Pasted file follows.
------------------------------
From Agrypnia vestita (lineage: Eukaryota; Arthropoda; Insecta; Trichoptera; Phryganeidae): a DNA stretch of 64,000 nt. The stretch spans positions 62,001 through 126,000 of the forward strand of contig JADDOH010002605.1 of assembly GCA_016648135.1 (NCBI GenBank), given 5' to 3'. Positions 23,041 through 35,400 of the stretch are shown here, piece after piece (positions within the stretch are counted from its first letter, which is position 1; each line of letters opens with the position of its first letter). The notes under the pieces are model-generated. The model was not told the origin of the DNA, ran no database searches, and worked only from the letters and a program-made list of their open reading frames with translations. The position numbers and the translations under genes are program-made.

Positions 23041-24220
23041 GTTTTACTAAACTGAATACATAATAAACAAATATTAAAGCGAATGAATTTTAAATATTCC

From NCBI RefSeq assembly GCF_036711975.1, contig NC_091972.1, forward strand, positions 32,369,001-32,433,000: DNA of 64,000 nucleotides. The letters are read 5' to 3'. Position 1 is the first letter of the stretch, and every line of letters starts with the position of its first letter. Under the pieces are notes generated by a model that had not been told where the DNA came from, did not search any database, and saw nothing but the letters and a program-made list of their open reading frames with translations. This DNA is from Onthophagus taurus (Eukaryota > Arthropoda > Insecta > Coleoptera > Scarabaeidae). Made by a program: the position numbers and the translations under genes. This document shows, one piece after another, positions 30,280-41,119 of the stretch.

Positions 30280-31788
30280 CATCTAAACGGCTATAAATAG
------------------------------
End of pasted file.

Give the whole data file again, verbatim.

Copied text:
From Agrypnia vestita (lineage: Eukaryota; Arthropoda; Insecta; Trichoptera; Phryganeidae): a DNA stretch of 64,000 nt. The stretch spans positions 62,001 through 126,000 of the forward strand of contig JADDOH010002605.1 of assembly GCA_016648135.1 (NCBI GenBank), given 5' to 3'. Positions 23,041 through 35,400 of the stretch are shown here, piece after piece (positions within the stretch are counted from its first letter, which is position 1; each line of letters opens with the position of its first letter). The notes under the pieces are model-generated. The model was not told the origin of the DNA, ran no database searches, and worked only from the letters and a program-made list of their open reading frames with translations. The position numbers and the translations under genes are program-made.

Positions 23041-24220
23041 GTTTTACTAAACTGAATACATAATAAACAAATATTAAAGCGAATGAATTTTAAATATTCC

From NCBI RefSeq assembly GCF_036711975.1, contig NC_091972.1, forward strand, positions 32,369,001-32,433,000: DNA of 64,000 nucleotides. The letters are read 5' to 3'. Position 1 is the first letter of the stretch, and every line of letters starts with the position of its first letter. Under the pieces are notes generated by a model that had not been told where the DNA came from, did not search any database, and saw nothing but the letters and a program-made list of their open reading frames with translations. This DNA is from Onthophagus taurus (Eukaryota > Arthropoda > Insecta > Coleoptera > Scarabaeidae). Made by a program: the position numbers and the translations under genes. This document shows, one piece after another, positions 30,280-41,119 of the stretch.

Positions 30280-31788
30280 CATCTAAACGGCTATAAATAG